The AA was led by two European students at the time; one from Zimbabwe and one from Mozambique; unlike their South African counterparts, they had grown up with Africans in their classrooms and sports fields. They formed a strong bond with Peter and through him connected with the group of architects that was behind his presence at Natal University. It was there, amongst the intellectuals of the Natal architectural profession, that the rebellion had its origins.
These former AA leaders will tell you today that had it not been for Peter Malefane the students would never had gathered enough motivation, courage or support to rebel against the system. He was the conduit between the student movement and the architectural profession and he was an every day reminder that Apartheid was a very ugly master.
Equally, were it not for the direction, support, resources and influence of the Durban architectural profession nothing would have happened. When student dissatisfaction merged with professional discontent a new force emerged which began to plot the take over of the School of Architecture and the demise of MDE. It took over a year of planning, informal gatherings, parties and secret meetings but by 1975 the students had formulated a plan, had the full backing of the profession's intellectuals and the resources of one of Durban's largest and most feared legal practices.
All that remained to be done was to "incite the masses" to rebel. To achieve this the AA raised substantial funding through film shows and threw large and elaborate parties for the students aimed at cross bonding the various studios and identifying leaders.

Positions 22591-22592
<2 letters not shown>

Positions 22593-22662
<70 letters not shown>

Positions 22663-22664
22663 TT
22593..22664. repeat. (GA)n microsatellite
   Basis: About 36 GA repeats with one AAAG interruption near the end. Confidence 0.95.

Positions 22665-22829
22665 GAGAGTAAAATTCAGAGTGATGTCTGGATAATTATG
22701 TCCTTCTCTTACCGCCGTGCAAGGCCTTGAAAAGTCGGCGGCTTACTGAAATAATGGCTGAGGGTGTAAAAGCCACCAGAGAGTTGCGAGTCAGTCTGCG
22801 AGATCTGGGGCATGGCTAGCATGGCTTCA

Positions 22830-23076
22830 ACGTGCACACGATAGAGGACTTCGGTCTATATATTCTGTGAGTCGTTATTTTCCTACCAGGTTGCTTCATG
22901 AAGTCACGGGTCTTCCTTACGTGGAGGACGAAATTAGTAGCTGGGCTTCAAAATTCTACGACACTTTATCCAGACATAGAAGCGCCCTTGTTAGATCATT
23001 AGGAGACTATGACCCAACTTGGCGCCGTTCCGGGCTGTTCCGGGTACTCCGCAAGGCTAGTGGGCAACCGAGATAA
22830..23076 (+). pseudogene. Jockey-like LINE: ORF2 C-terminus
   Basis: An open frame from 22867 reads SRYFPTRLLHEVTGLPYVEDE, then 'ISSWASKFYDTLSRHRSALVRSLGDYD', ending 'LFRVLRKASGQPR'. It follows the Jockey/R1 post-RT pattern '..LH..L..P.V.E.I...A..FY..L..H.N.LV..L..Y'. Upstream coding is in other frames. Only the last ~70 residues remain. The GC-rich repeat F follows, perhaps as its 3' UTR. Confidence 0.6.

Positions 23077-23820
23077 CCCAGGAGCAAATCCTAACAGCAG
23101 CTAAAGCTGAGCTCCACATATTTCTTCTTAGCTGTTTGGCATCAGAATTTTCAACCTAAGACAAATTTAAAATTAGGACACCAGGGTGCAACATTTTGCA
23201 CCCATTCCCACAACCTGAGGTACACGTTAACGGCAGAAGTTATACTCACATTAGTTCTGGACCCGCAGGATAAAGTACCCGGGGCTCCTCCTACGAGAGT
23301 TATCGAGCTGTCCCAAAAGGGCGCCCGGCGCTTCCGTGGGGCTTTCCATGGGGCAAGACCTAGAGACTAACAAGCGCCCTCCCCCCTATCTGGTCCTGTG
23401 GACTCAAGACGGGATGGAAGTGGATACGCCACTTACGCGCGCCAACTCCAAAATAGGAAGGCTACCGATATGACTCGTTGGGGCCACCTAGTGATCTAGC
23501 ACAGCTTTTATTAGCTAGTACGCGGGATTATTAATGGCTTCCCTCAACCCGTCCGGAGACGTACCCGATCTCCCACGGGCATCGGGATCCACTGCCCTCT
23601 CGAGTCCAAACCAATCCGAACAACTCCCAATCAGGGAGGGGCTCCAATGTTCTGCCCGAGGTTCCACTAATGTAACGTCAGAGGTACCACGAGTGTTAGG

The cross bonding of studios worked particularly well and the student body rallied as one under a structured and respected representative structure.
Eventually a date was set, a student meeting was called and a one hundred percent vote in favour of a boycott obtained. (Today many will tell you that after so many parties they were either too drunk to understand what was going on or too stoned to care ... )
The plan, however, had an Achilles heel; the student body had only agreed to boycott classes for one single day, the 14th of May. The leadership wanted three days, which would give enough time for the university authorities to meet and formulate a reply. If the students came back to classes before the reply was formulated the impetus of the boycott would have been lost and there would have been no immediate reason for the authorities to comply with student demands.